by James Thomson
Senator Patrick, who previously indicated his party would block the policy, said he could support the franking policy if Labor grandfathered the change or introduced a cap on the refunds a retiree could claim.
Mr Wilson said these moves “may limit some of the collateral damage” caused by the abolition of refunds to zero taxpayers, but he still believed it should be blocked in the Senate.
“After today’s comments, our focus will be to communicate with the Centre Alliance,” he said.
A survey of just over 3000 people conducted by WAM found the majority of respondents believed they would lose between $5000 and $10,000 if the Labor policy were introduced. Of the 16 per cent of respondents who said they customarily voted Labor, almost three-quarters said they did not plan to vote for the party at this election, and half expected their children to change their vote also.
Mr Wilson said he had achieved his goal of making franking a central part of the election debate. “We’ve got 80,000 shareholders and we think most of them will be impacted by this. We were driven by standing up for them and to make sure it was on the public agenda. Have we achieved that? I think we have,” he said.
Mr Wilson also told shareholders he believed the franking issue had weighed on the share prices of listed investment companies across the market, including the six that are run under the WAM banner. He said if Labor won, a compromise deal in the Senate could help lift that cloud.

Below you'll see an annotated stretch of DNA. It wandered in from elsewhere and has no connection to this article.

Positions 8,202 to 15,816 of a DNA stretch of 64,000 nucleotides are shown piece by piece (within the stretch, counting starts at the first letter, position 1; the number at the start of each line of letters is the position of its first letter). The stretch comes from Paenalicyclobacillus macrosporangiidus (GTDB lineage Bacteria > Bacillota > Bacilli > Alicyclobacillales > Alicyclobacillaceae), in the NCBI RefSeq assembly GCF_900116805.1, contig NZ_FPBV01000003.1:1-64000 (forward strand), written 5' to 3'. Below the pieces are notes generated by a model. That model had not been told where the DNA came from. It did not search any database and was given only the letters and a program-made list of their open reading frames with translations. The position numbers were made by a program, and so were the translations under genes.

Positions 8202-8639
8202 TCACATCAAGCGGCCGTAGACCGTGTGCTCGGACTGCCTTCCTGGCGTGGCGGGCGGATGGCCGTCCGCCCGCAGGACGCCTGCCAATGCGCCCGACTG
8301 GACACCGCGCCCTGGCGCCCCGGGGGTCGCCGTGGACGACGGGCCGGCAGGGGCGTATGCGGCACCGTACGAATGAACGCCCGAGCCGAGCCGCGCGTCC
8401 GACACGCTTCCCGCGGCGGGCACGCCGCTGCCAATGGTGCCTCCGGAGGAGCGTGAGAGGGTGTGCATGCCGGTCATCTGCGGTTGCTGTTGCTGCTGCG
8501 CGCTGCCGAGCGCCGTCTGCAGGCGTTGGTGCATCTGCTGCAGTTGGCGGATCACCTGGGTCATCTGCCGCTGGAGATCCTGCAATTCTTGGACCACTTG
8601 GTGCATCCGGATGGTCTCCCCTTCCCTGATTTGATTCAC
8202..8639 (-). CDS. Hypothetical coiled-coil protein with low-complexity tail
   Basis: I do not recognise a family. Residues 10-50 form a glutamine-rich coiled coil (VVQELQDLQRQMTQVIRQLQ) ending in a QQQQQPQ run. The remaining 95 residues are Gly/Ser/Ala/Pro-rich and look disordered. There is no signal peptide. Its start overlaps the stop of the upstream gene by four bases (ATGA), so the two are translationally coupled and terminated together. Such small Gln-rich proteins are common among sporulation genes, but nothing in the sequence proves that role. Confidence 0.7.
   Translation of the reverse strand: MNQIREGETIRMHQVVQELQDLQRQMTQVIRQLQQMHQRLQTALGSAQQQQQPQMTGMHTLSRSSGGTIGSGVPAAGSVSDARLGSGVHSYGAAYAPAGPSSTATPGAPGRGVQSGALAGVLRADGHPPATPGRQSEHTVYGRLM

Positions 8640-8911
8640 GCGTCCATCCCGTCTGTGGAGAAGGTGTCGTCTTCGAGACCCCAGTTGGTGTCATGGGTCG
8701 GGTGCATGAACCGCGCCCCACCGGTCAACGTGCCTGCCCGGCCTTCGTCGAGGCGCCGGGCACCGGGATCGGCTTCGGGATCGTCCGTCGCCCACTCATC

He also revealed that the WAM companies had missed out on the early stages of the 2019 rally after moving heavily into cash following the meltdown in global equities late last year.
The sudden change of direction from the US Federal Reserve – which went from quantitative tightening and raising rates in December 2018 to quantitative easing and a holding rates steady in February – had caught WAM by surprise.
“We were set up for higher interest rates, quantitative tightening and slower earnings growth from a slower economy. And the Fed effectively took two off the table. It was a phenomenal about-face,” Mr Wilson said.
But he said he was comfortable with the decision to increase cash levels in a time of crisis, arguing capital preservation was a key part of WAM’s mission.
Mr Wilson said China’s efforts to stimulate the economy left him confident the bull market could run a bit further, even with trade tensions rising.
“Even though we are long in the tooth for a bull market, it looks as though it is going to continue for a period of time,” he said.
But he also warned his team was seeing excesses in some areas of the market. In the past month, capital raisings for smaller companies had been heavily subscribed despite elevated valuations placed on these businesses. “We get a fraction of what we bid for,” Mr Wilson said.
Local tech stocks were also trading at valuations not seen since before the tech wreck of 2000, he said.